My Muay Thai activities are what journalism schools call “field work.” If you’re not feeling the pain, you’re probably not training hard enough to empathize with a competitive Muay Thai warrior.
But my focus is on unarmed combat. The best foreign correspondents have to report the more political, less honorable kind. My mentor Anthony Shadid died of an allergic attack while on assignment in Syria two years ago, and he’d also been shot through the shoulder covering the Israeli-Palestinian conflict. He was fearless. My sacrifices are a joke compared with his.
Muay Thai fighting is no sport for old men. I know. I’m 42 and I’ve been training for
“the art of eight limbs” at least five days a week for the last 10 months. Competition is a nearly impossible standard for somebody my age, with my late start, to reach.
Today I am rehabbing a knee injury that occurred three days ago while I was doing chin-ups and whacked said member into a steel exercise machine. The next day was my day off training, then yesterday I did four miles of cross country running with little pain or difficulty. Today it is 15 degrees colder outside, 26 degrees Fahrenheit here in Boston, and I tried to run again but aborted the mission and decided to give the left knee another day of rest.
I feel deeply guilty about missing this one day of training. Which is stupid because I work hard and push myself to get better generally, even though I have nothing specific to train for. Oh, to be spry and 35 again, like my Kru Coke Chunhawat, pictured above in the red gloves!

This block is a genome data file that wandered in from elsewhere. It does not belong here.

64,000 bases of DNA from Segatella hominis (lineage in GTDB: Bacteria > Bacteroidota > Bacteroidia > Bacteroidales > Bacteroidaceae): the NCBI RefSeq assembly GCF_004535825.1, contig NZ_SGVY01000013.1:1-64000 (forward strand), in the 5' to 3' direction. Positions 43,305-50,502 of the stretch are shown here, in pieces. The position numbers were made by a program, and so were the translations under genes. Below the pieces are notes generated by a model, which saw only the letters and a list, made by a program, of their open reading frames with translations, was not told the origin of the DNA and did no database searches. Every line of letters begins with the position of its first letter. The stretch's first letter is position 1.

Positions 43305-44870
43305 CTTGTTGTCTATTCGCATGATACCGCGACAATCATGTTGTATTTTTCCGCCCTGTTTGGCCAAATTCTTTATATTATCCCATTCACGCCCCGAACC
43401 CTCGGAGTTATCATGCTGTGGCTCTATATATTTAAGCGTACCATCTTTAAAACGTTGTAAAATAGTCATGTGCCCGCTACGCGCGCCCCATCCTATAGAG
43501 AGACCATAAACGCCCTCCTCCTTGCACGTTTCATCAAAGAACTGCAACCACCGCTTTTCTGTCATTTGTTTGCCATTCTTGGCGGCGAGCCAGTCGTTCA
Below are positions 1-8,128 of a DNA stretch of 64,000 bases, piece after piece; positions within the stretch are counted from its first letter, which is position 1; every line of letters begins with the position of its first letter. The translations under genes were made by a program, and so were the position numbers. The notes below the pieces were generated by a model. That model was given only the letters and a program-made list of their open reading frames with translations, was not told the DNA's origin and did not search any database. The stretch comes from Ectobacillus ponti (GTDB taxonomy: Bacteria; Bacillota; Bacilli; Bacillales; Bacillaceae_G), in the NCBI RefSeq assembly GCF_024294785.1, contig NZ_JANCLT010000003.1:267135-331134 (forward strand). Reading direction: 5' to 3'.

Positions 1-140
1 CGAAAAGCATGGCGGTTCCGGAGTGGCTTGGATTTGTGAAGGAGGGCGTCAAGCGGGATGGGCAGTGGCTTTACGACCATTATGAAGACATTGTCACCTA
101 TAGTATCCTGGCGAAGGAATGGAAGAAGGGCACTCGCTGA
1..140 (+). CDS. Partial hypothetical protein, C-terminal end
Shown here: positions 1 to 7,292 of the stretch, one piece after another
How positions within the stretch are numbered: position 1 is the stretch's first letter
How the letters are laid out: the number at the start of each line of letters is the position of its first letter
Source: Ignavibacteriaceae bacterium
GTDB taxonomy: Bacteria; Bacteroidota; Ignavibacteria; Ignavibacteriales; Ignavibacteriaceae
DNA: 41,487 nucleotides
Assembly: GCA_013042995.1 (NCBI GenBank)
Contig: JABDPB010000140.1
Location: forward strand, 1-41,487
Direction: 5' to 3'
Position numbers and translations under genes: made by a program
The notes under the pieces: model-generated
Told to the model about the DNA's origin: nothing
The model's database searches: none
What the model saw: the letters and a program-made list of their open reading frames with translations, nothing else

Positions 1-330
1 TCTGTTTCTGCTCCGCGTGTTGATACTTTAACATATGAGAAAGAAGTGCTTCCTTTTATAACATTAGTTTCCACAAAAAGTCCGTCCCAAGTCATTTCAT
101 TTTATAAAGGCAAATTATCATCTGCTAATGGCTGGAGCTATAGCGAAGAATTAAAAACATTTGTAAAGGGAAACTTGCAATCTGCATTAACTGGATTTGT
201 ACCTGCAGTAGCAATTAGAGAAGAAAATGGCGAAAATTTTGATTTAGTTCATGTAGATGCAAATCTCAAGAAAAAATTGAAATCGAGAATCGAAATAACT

I’ve been sick and unable to train this week, so in my free time I’ve put together a semi-scientific opinion poll (below) that will allow you, my dear readers and friends, to determine what my fighter’s nickname will be as I proceed in the great sport of Muay Thai kickboxing.
Opinion research is one of many industries I’ve toiled for in the past, long before the sad events that brought about my status as a desperately unsuccessful author. Corporate copywriting is another. Copywriters are frequently tasked with naming products and services. So I know what I’m doing. As Matthew Polly describes in his lovely book Tapped Out, there is a superstition in fight sports against giving yourself a nickname, so I’m offering this multiple choice poll as a compromise.
To give you some ideas about my character before choosing a moniker, I’m 5 feet, 5 inches tall and weigh a natural 155 pounds. I speak French well and German conversationally, started training for martial arts only nine months ago, and neither I nor anyone else will have a clue if I’m any good at it until the time comes to step over the ropes and compete, presuming that ever happens.
I need your vote to make this work! The more the merrier. Please share with friends if you feel like it.
Sciatica, from WebMD.com: “burning or tingling down the leg…numbness…constant pain on one side of the rear…”
Yep, got it. #Acupuncture, here I come!
I got the hematoma pictured from incorrectly holding a “suitcase” kick pad for a Muay Thai partner. All you young kids in school, don’t turn out like me! Unless you don’t mind a little nerve damage. Must be so much easier to be a lover than a fighter.